Life Notesbeta

A new notes app for Mac
built around simple files and folders.

Keep notes, PDFs, and related documents
right next to each other.

Each note is a file, every folder, well, a folder on your Mac. All show up in Finder. Other files and documents are shown with a preview and the option to be opened with their default app.

Create an outline of your blog post, term paper, or book.

Rearrange your thoughts as you see fit. You can add notes as sub-notes to other notes, folders, and even files.

Bi-directional links with backlinks to cross-reference notes.

You can add links to other notes and files. When renaming a note, all related notes are updated automatically. Each note that is mentioned in another note includes a list of backlinks at the end to navigate both ways.

Video: spreadsheet view and one-page summaries

The spreadsheet view is great for getting an overview of similar notes. One-page summaries combine content from multiple notes on a single page.


Note file names are prefixed with the current date in YYYY-MM-DD format; very handy for sorting in Finder. For linking between notes, there's no need to reference notes by an abstract ID, because the app takes care of keeping links up-to-date when renaming or moving notes.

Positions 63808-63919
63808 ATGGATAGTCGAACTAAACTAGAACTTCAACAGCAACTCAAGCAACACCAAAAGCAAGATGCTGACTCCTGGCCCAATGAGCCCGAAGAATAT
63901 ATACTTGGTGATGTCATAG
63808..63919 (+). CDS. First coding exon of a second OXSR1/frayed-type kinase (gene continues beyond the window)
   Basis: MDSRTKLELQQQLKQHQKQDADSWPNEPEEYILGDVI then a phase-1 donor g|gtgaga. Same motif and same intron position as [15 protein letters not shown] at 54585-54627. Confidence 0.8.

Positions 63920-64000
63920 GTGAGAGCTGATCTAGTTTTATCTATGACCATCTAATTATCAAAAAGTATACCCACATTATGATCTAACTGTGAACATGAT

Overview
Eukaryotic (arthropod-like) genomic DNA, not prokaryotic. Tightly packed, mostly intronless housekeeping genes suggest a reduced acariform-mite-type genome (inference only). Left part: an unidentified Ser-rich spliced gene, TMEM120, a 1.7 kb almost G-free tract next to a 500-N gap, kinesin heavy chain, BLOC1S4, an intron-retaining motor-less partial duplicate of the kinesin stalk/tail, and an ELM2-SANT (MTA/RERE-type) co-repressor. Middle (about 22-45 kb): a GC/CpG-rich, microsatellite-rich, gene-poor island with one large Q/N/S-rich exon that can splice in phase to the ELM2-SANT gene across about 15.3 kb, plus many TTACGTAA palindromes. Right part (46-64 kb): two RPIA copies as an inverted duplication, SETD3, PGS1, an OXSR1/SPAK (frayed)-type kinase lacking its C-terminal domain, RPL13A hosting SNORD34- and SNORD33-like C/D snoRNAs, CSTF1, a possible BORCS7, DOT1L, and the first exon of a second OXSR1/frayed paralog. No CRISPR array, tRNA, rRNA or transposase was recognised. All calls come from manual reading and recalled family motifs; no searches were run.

BONUS: To-do lists built right in.

Type "[]" to start a new to do list. You can mix and match numbered, bulleted, and to-do lists. A summary of open to-dos is shown in the bottom right of each note.

Data Longevity

Will your notes app from today still be around in 10 years? Your carefully crafted knowledge base, can you still access that in 20 years? How well does your data age?

Imagine one morning you wake up and realize that the software update that installed itself automatically last night now crashes your notes app. The backup copy that you keep online is gone, because the company behind the service was acquired, pivoted on its heels and is now onto bigger things, and not even that old copy that you emailed to yourself is within reach, because, well, you are offline.

The best protection against getting locked out from an app and your data is to not rely on any particular app in the first place. Using a data format that is compatible across many apps, ideally simple enough so that even in 20 years from now there will still be apps around that will be able to open it.

The most basic form of keeping notes in an accessible form has to be plain text files. Many people favor Markdown over plain text, because it supports text formatting and referencing images. The app uses HTML as its data format. The advantage here is that this allows embedding images inside notes and note contents can be previewed in their formatted form in any browser (and copied to other word processing apps from there, if needed).